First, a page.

Welcome to MitoAnalyzer



This program compares single nucleotide polymorphisms (SNPs) and mutations in human mitochondrial DNA (mtDNA) with the Cambridge Reference Sequence (Anderson et al., 1981). The numbering system is the same as that used by the Cambridge Reference Sequence. The program evaluates any single base pair changes, including polymorphisms, mutations, insertions, deletions, or substitutions in the sequence.


The program asks the user to answer the following questions:
  1. What type of change has occurred?

    • a single base pair insertion
    • a single base pair deletion
    • a single base pair substitution
  2. What is the number of the site of the change?


  3. If the change is an insertion, enter the number for the nucleotide immediately preceding the insertion.

    The next question only needs to be answered if the change is an insertion or substitution.
  4. What is the new nucleotide?

  5. Adenine, Cytosine, Guanine, or Thymine


The program provides the following information:


If the change is a substitution and occurs in a protein, then the following additional information prints out:
  1. the amino acid change resulting from the nucleotide change (e.g., tyrosine->asparagine)
  2. the position of the substituted base within the codon (1, 2, or 3)
  3. the position of the changed amino acid in the resultant protein (i.e., 14/500 indicates that the changed amino acid was the fourteenth codon in the string of 500 codons comprising the protein.)
  4. any mitochondrial disease associated with a mutation at the changed site that has been noted in the literature and come to the attention of the managers of this website.


If the change occurs in a protein, then the program allows the user to display all or a portion of the amino acid sequences of both the unchanged Cambridge Reference Sequence and the changed sequence.

The program will ask the following questions:
  1. Which portion of the protein do you wish to be displayed?
    1. "Whole sequence": The entire amino acid sequence of the protein affected by the change
    2. "1st affected-end": The amino acid sequence starting with the codon in which the changed site is located and ending at the end of the protein.
    3. "n before 1st affected-x after 1st affected": The amino acid sequence surrounding the codon in which the changed site is located. You will specify how large of a range around that codon you want to be displayed.
      Note: If the range that you indicate extends beyond the length of the protein, then the amino acid sequence will be displayed only until the end of the affected protein.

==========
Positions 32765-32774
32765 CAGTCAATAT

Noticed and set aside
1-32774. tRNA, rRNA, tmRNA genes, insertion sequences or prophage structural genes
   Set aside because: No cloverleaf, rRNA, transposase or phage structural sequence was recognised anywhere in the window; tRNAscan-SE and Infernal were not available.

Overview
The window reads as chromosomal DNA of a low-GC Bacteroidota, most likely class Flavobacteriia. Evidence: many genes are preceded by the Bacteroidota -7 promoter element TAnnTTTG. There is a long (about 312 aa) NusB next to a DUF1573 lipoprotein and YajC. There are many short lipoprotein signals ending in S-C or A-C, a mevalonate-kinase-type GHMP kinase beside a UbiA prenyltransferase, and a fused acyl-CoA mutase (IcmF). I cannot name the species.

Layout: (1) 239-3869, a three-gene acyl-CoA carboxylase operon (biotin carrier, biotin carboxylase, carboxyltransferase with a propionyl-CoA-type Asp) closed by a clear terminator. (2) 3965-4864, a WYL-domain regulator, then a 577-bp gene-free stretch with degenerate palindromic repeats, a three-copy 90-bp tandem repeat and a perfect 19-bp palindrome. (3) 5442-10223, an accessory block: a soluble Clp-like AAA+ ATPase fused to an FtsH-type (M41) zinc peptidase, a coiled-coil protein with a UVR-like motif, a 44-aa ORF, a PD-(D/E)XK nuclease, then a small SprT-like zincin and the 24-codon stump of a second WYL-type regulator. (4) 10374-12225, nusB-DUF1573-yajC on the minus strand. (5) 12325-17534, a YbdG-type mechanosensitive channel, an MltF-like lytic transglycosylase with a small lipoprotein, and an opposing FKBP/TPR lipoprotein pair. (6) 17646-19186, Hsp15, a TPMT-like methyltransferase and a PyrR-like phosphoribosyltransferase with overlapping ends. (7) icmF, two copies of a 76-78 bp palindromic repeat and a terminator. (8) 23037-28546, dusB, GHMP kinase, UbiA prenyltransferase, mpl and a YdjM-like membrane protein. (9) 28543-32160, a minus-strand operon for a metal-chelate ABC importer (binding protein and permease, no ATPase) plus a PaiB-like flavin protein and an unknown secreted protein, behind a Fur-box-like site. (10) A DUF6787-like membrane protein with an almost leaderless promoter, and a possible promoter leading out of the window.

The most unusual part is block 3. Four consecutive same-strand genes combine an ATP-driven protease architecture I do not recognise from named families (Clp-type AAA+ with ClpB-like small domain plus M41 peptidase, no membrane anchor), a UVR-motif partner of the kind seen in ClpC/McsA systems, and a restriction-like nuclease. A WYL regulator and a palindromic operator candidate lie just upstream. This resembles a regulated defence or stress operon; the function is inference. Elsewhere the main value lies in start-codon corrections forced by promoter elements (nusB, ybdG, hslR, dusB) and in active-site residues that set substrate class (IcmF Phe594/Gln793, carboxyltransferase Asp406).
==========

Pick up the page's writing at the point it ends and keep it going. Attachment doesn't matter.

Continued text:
4. "1st affected only": Only the codon in which the changed nucleotide is located
    5. "More information about the above options": Reminds you of what each of the above choices means. After reviewing, just select one of the choices.

    If you choose option a, b, or c from above, then the program will ask the following question:
  2. How should the amino acids be abbreviated when printing the amino acid sequence?
    • One-letter abbreviations (e.g., P, S, F, W)
    • Three-letter abbreviations (e.g., pro, ser, phe, trp)
    • Full names (e.g., proline, serine, phenylalanine, tryptophan)
    Note: use one-letter abbreviations for very long sequences; for example, if you choose "whole sequence" or "1st affected-end"
  3. If you choose option c from question 1 above, you will be instructed to specify how many amino acids before the codon in which the changed site is located should be printed by entering the number of amino acids into the textfield labeled "Sequence Range" and pressing enter. Then, you will be instructed to specify how many amino acids following the codon in which the changed site is located should be printed by entering the number of amino acids into the same textfield and pressing enter.


If an error occurs, a message will be printed to the screen in red.
Errors can occur for the following reasons:

If you encounter an error, simply enter the correct value in the appropriate location.

If you want to run the program again, simply change any of the values in the user interface. You will have to re-answer all questions following that point.





REFERENCES

Anderson, S., Bankier, A.T., Barrell, B.G., deBrujin, M.H.L., Coulson, A.R., Drouin, J., Eperon, I.C., Nierlich, D.P., Roe, B.A., Sanger, F., Schreier, P.H., Smith, A.J.H., Staden, R., Young, I.G. 1981. Sequence and Organization of the Human Mitochondrial Genome. Nature 290, 457-465.

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